Touching Softly at the Base


Man was afraid of darkness, thunder, lightning, fire, storm, hail, tsunami, words, sounds, ideas, itches, sickness, pain, death, etc, etc, etc…  And out of these fears of nature, some gods were made and a several factions of faith were born. So when man begged for there to be Light… and somehow, some Light was granted, man was astonishingly happy with the situation for a few seconds, until…


Hell not me… I didn’t ask for Light, ‘cos Light or no light, I got a torch. And “until shit happens” completes the sentence above.

I did however, asked for something else. Nothing extraordinary, just a powerful and solid base of meditation. You see… 2 years ago, this base was clear, but now it seems fuzzy.  A place where the mind could call home, a place it returns to often, and with each movement, it moves from this place. Known as “Sati-pa Thana” in Pali, the base of meditation is paramount to the practice.  Because Mindfulness has a much easier time noticing the actions.

A 45-day fast.
Thaaat’s Right!
Skin & bones here I be-come!
Besides, It was a challenge somebody threw at me a few years back, and now I’m takin’ it on babay!


The hardest bit about fasting is the first 4 days. It is the waiting period for the 7metre long fertilizing power plant called intestine to realise it no longer needs to operate. And man! One comes to realise just how power-hungry this fertilizing plant truly is! A lot of energy returned once it was switched off. On the 5th day, I felt a lot of my strength coming back and on the 7th day, I could hear my fists cut through the air when I threw punches. No… this isn’t my first time fasting, so these effects are nothing new to me, but they do help keeping the records accurate.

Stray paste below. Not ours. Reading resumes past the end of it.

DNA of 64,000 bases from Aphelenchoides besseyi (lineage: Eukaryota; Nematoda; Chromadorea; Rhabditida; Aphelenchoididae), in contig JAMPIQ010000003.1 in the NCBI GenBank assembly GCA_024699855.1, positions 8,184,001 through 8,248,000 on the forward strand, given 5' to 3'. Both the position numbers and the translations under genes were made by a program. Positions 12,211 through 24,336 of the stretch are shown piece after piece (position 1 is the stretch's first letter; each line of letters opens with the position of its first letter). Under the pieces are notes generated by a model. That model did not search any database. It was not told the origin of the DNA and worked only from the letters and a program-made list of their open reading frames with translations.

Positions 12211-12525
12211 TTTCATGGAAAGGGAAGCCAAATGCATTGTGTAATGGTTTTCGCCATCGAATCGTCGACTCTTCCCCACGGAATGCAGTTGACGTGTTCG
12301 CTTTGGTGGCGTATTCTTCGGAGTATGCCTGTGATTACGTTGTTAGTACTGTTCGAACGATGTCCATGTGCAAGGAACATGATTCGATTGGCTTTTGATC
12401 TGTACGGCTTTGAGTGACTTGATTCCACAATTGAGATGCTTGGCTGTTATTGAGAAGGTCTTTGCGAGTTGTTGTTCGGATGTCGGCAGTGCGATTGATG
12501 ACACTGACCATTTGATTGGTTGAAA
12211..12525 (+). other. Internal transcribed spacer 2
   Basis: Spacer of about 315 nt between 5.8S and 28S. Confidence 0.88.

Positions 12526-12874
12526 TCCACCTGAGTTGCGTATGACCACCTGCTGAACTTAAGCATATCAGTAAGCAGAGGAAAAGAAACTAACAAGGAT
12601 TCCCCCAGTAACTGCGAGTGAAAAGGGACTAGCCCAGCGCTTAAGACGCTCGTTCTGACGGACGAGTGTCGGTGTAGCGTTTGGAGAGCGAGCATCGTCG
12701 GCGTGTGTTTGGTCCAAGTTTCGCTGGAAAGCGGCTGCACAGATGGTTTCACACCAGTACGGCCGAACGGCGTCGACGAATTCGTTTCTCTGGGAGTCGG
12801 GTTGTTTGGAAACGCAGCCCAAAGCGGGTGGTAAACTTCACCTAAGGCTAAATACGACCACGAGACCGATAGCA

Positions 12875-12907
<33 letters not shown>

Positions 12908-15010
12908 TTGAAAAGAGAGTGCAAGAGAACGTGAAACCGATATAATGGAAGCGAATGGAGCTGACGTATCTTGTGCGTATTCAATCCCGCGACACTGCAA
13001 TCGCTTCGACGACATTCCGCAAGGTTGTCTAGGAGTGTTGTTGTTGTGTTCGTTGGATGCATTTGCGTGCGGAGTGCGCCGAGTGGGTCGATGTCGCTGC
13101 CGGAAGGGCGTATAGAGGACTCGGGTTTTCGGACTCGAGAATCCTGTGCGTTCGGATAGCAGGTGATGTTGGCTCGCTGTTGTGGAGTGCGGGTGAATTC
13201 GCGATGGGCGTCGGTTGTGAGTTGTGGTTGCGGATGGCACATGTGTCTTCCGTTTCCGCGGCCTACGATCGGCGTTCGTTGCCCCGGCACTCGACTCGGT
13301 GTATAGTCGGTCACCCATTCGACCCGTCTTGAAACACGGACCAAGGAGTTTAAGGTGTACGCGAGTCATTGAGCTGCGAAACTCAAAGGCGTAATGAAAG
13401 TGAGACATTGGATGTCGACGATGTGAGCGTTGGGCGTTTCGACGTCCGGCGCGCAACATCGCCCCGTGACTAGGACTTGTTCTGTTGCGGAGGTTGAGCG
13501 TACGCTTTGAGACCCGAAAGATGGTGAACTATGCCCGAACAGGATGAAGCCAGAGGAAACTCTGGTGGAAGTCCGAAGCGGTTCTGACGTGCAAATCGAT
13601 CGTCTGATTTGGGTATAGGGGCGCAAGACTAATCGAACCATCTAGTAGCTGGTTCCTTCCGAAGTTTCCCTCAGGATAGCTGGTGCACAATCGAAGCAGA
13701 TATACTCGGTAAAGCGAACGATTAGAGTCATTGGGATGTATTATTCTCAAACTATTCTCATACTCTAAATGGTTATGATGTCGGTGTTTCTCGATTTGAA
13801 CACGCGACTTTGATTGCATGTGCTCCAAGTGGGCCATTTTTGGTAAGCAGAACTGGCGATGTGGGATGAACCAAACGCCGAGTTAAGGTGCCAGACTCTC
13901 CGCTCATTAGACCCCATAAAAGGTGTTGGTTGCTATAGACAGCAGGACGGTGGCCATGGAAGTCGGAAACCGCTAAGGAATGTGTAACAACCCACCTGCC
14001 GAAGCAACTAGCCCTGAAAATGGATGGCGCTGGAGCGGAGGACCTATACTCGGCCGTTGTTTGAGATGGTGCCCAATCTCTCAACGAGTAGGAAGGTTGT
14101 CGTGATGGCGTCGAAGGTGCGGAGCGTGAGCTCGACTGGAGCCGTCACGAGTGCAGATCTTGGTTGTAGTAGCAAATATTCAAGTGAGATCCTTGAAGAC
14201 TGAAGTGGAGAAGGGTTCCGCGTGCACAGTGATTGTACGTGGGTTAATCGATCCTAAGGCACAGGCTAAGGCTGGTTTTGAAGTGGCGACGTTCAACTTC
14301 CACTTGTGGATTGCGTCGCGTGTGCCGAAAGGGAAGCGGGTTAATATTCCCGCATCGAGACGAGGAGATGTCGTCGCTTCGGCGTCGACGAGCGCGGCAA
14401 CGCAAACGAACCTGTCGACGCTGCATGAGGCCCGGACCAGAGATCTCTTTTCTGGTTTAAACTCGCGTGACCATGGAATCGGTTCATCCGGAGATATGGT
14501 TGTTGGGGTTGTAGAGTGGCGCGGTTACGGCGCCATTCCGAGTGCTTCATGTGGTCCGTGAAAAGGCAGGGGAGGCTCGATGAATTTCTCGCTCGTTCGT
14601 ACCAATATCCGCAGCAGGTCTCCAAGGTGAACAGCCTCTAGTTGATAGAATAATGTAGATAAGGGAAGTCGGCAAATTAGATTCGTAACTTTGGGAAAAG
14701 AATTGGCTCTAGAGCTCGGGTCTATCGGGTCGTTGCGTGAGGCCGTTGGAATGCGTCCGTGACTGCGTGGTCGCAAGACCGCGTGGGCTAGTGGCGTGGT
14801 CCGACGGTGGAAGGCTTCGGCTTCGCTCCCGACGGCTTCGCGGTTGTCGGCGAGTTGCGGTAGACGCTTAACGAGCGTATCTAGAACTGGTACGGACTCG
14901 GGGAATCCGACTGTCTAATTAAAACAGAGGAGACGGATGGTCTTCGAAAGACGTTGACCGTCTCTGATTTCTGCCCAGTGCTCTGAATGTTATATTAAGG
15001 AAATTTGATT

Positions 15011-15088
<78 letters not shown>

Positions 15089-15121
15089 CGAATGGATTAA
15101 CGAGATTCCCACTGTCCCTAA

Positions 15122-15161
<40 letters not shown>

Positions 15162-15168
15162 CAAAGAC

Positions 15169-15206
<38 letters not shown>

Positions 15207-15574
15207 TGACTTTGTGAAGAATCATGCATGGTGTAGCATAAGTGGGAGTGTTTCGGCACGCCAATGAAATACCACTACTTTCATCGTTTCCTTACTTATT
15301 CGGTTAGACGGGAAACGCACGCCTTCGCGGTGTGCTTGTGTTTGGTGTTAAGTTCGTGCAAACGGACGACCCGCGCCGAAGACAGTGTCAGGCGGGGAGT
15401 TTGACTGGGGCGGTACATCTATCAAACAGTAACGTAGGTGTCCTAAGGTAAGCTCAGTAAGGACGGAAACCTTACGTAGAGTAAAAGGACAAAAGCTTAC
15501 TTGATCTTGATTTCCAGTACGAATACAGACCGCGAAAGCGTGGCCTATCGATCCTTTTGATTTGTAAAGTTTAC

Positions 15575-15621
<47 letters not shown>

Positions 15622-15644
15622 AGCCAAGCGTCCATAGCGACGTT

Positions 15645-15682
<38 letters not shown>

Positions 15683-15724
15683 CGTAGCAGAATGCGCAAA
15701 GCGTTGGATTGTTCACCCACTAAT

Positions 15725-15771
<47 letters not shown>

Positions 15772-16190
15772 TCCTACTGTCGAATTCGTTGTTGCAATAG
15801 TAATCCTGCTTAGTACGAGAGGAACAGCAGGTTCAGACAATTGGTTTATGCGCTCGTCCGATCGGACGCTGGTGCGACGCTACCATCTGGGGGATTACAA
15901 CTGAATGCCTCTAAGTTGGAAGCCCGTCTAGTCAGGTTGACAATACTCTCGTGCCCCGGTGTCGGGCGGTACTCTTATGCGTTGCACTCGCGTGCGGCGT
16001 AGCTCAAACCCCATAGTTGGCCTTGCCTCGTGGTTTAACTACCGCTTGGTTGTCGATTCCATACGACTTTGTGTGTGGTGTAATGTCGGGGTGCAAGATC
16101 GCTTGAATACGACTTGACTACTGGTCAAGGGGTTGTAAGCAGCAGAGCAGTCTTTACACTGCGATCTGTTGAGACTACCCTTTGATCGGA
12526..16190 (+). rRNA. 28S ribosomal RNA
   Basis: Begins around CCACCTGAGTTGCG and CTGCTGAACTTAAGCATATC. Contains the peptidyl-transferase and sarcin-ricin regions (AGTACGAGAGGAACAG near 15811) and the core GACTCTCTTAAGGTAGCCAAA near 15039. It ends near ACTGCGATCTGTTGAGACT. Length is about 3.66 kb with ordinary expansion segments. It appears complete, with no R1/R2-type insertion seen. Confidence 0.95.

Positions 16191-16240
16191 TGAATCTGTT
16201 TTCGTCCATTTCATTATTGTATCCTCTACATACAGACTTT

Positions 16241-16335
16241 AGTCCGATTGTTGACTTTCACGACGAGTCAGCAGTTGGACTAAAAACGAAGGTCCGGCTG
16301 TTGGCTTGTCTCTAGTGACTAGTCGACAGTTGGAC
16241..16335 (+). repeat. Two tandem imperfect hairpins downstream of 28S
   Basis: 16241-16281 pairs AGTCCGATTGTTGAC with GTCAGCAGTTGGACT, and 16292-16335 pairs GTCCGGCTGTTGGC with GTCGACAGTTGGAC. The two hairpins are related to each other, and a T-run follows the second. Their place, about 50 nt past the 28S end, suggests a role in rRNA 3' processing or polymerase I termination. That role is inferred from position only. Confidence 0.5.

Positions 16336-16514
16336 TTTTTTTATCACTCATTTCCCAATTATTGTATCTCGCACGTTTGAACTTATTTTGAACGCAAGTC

Meditation was deep and automatic, without any obligatory focus required… so deep in fact that any half-of-an-out-breath was sufficient to induce stillness. A lot of body weight was lost in the first week, after that it stabilised. Hunger was gone. The mind became quick and alert in short bursts and diving straight back into stillness as soon as it felt like it, back and forth, switching modes between stillness and awareness.

When stillness was too deep for too long, Knowing became frustrated. It was a tug-of-war game, for short burst of time Knowing kicked in, but the weight of stillness pulled it back out again. Brain & body were weird, a bit awry at times, comparable to a super computer with a crappy power supply. Mood swing hormones galore, it was “Interact with me and I’ll immediately annoy the crap out of you.” frame of mind.


Day 8: Stupid